• Jaundice Jaundice Jaundice is the abnormal yellowing of the skin and/or sclera caused by the accumulation of bilirubin. Hyperbilirubinemia is caused by either an increase in bilirubin production or a decrease in the hepatic uptake, conjugation, or excretion of bilirubin. Jaundice in liver Liver The liver is the largest gland in the human body. The liver is found in the superior right quadrant of the abdomen and weighs approximately 1.5 kilograms. Its main functions are detoxification, metabolism, nutrient storage (e.g., iron and vitamins), synthesis of coagulation factors, formation of bile, filtration, and storage of blood. Liver failure
      • Grey Turner sign: bruising of the flanks (a sign of retroperitoneal hemorrhage), or bleeding behind the peritoneum Peritoneum The peritoneum is a serous membrane lining the abdominopelvic cavity. This lining is formed by connective tissue and originates from the mesoderm. The membrane lines both the abdominal walls (as parietal peritoneum) and all of the visceral organs (as visceral peritoneum). Peritoneum and Retroperitoneum
      • Cullen sign: superficial edema Edema Edema is a condition in which excess serous fluid accumulates in the body cavity or interstitial space of connective tissues. Edema is a symptom observed in several medical conditions. It can be categorized into 2 types, namely, peripheral (in the extremities) and internal (in an organ or body cavity). Edema and bruising in the subcutaneous fatty tissue around the umbilicus, which is indicative of acute pancreatitis Acute pancreatitis Acute pancreatitis is an inflammatory disease of the pancreas due to autodigestion. Common etiologies include gallstones and excessive alcohol use. Patients typically present with epigastric pain radiating to the back. Acute Pancreatitis, bleeding from blunt abdominal trauma, bleeding from aortic rupture, or bleeding from ruptured ectopic pregnancy Ectopic pregnancy Ectopic pregnancy refers to the implantation of a fertilized egg (embryo) outside the uterine cavity. The main cause is disruption of the normal anatomy of the fallopian tube. Ectopic Pregnancy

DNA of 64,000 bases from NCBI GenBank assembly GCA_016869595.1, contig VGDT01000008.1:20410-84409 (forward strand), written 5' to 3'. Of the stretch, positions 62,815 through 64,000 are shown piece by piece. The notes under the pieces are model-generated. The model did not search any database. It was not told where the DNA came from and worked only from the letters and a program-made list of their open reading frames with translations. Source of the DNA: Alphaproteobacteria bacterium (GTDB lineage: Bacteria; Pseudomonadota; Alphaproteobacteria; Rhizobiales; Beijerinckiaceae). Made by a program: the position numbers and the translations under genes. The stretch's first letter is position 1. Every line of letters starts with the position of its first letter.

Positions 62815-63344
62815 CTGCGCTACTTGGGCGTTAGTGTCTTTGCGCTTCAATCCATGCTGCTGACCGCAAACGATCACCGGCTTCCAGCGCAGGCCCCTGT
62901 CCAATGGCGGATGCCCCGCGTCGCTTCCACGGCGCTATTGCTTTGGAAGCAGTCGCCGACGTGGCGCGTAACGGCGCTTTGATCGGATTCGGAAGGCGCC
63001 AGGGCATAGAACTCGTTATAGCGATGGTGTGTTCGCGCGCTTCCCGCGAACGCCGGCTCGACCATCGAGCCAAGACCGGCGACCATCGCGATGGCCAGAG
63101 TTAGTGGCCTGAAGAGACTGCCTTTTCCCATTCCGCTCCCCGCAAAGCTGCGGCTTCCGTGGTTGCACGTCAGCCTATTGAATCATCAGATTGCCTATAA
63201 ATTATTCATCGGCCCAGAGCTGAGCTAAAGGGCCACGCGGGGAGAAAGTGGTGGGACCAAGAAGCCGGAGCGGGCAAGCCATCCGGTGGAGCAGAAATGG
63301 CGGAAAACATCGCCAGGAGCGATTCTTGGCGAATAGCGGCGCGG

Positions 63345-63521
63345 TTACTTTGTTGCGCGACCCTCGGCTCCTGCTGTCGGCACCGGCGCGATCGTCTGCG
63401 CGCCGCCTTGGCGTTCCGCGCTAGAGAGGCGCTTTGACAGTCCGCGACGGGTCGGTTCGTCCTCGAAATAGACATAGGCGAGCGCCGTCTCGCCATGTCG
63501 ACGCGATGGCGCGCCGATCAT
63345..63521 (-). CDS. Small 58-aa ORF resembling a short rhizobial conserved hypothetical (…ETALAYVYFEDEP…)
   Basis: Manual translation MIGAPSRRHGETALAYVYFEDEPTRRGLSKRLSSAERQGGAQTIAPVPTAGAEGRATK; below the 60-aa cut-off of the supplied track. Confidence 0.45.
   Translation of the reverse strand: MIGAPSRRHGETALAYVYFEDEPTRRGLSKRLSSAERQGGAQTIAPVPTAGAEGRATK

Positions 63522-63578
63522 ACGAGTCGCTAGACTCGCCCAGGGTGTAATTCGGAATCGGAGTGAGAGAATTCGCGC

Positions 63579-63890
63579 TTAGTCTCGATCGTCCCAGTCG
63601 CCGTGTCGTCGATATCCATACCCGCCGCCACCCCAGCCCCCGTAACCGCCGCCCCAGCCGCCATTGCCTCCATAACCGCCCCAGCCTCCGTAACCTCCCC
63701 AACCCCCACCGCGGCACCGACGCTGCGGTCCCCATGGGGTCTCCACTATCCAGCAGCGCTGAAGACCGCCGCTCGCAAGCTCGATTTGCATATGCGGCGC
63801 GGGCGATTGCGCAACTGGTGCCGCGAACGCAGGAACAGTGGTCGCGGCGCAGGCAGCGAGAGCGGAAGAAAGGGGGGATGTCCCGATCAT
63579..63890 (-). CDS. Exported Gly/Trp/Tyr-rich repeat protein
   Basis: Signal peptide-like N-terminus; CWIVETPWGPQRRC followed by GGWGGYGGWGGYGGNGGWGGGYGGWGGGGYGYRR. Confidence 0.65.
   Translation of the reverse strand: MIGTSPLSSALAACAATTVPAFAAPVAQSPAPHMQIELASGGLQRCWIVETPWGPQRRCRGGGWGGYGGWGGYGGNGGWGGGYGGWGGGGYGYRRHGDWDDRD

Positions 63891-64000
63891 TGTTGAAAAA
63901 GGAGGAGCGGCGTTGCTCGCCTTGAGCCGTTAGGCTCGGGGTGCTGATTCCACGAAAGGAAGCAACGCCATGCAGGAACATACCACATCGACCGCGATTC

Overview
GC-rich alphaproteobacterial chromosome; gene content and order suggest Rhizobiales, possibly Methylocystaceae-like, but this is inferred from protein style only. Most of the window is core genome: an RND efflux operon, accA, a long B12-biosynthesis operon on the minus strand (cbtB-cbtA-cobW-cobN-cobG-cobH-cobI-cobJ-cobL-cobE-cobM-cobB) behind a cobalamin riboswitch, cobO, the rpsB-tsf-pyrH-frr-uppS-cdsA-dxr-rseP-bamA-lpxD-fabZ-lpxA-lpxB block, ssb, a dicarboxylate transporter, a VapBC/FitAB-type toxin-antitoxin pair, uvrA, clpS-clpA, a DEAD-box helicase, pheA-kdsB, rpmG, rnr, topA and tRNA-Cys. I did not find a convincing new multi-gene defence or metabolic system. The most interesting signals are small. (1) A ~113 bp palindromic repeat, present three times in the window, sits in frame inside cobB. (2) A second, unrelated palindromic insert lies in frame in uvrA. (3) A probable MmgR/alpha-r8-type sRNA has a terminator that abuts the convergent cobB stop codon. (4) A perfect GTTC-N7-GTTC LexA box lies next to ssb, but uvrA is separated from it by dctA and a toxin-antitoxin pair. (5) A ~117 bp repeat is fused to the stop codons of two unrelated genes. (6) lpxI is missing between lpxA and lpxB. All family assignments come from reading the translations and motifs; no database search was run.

• Note the abdominal shape: flat, round, distended, symmetric, or asymmetric